Touch not the Lord’s anointed
People who support the idea that God should be the one to punish murderers often refer to the record of David and Saul, in which Abishai, one of David’s men, wanted to kill King Saul, but David restrained him.
1 Samuel 26:8-11
(8) Abishai said to David, “Today God has delivered your enemy [Saul] into your hands. Now let me pin him to the ground with one thrust of my spear; I won’t strike him twice.”
(9) But David said to Abishai, “Don’t destroy him! Who can lay a hand on the Lord’s anointed and be guiltless?
(10) As surely as the LORD lives,” he said, “the LORD himself will strike him; either his time will come and he will die, or he will go into battle and perish.
(11) But the LORD forbid that I should lay a hand on the Lord’s anointed. Now get the spear and water jug that are near his head, and let’s go.”
This section of Scripture is not applicable to the death penalty. Saul was an ungodly person, but he had not broken any law for which David could execute him as a criminal. More importantly, David was not representing the civil authorities, who, under God’s laws, had the authority to enforce the death penalty. If David had killed Saul, it could never legitimately be called “enforcing the death penalty.” At best, David would have been acting as a vigilante, which is outside the will of God. While it could be argued that David could have killed Saul and called it self-defense or war, David did not need to kill Saul for either of those causes, and he chose not to.
Although, in both self-defense and war, there are times when killing is essential to survival, it is also true that there are times when there are other options such as taking prisoners or running away. David had no qualms about killing in war, as the Bible amply testifies. The story of David and Goliath is well known, and David fought and killed so many people in establishing his kingdom that God would not let him build the Temple. God said to David:
1 Chronicles 22:8-10
(8) You have shed much blood and have fought many wars. You are not to build a house for my Name, because you have shed much blood on the earth in my sight.
(9) But you will have a son who will be a man of peace and rest, and I will give him rest from all his enemies on every side. His name will be Solomon, and I will grant Israel peace and quiet during his reign.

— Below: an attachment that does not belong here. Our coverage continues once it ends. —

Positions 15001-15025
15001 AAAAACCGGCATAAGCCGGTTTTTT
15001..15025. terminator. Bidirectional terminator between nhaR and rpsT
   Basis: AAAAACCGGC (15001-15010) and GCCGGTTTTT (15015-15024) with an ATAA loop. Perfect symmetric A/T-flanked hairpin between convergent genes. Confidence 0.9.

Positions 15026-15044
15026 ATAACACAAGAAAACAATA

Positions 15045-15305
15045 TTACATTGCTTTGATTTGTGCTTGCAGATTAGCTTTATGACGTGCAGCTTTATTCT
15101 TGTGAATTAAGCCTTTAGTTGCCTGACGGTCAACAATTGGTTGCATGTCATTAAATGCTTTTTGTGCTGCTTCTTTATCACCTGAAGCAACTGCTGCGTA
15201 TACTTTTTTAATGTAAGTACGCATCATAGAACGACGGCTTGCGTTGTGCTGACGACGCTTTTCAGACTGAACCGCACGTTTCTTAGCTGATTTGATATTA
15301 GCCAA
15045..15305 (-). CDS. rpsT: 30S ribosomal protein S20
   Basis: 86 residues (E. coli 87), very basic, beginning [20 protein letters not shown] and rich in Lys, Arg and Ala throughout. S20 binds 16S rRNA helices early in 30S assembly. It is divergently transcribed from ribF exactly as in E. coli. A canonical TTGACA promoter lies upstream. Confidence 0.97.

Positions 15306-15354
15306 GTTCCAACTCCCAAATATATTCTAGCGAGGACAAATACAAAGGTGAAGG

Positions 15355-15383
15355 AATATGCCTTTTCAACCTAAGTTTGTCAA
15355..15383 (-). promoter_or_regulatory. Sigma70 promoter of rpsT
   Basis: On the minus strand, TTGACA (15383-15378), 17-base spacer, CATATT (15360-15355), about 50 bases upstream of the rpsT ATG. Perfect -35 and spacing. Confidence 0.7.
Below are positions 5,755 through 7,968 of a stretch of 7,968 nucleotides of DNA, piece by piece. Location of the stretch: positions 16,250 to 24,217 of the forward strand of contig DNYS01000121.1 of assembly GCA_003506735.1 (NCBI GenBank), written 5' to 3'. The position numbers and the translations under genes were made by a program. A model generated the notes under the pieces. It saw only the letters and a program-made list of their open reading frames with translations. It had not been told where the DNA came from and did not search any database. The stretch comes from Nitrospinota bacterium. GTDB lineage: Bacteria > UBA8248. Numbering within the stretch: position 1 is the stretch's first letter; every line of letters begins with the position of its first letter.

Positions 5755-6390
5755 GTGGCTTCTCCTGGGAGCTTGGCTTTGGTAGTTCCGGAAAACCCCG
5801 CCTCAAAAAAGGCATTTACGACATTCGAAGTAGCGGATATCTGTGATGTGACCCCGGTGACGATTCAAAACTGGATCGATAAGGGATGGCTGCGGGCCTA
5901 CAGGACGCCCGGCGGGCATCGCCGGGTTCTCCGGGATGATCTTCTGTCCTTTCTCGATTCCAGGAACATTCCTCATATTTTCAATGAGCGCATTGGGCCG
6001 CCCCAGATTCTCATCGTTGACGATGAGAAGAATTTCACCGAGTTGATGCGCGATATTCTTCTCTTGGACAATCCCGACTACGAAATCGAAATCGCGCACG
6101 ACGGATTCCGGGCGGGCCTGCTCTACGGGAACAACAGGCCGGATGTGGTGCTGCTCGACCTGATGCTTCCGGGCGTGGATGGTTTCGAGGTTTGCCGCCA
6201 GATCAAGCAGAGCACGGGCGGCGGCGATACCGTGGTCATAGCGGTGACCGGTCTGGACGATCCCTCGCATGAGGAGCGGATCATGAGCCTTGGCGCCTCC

(10) He is the one who will build a house for my Name.
David not only killed in war, he also protected his kingdom by commanding that troublemakers be put to death, including Joab (1 Kings 2:5-7) and Shimei (1 Kings 2:8,9). A study of David’s life makes it clear that when he spared Saul’s life, it was not because David was against the death penalty or killing in war. Genesis 9:6 is clear that mankind must enforce the death penalty for murder, and the rest of the Bible corroborates this. As our study continues, we will see that nowhere does God ever state that He will take over the responsibility for executing criminals until His final judgment of them. The language all through the Bible is that man will have to do it. 
 The entire Bible is “the truth,” yet there are things in the Bible that are not true. How can this be? When the Bible records a man speaking, it records what he said and therefore is a “true” record of what happened. That does not mean that the words the man spoke are the truth. They may be out-and-out wrong, such as when the religious leaders said of Jesus, “He is possessed by Beelzebub! By the prince of demons he is driving out demons” (Mark 3:22). It may also be the case that a man would speak by revelation to a specific situation, but what he said did not apply in every case. Elisha told Naaman that if he dipped five times in the Jordan River, he would be healed of leprosy (2 Kings 5). Yet it is obvious that not all lepers are cleansed by washing in the Jordan, so while Elisha’s statement was true for Naaman, it is not true (i.e., does not apply) to everyone. Another example of this is when David said of Saul, “the LORD himself shall strike him” (1 Sam. 26:10). This was not a part of the Law of Moses, and David obviously did not believe this to be true for every evildoer, because David executed the man who claimed to kill Saul (2 Sam. 1:15,16) and the men who killed Ishbosheth, Saul’s son (2 Sam. 4:12). David was speaking specifically about Saul, not about how to run the justice system of a government.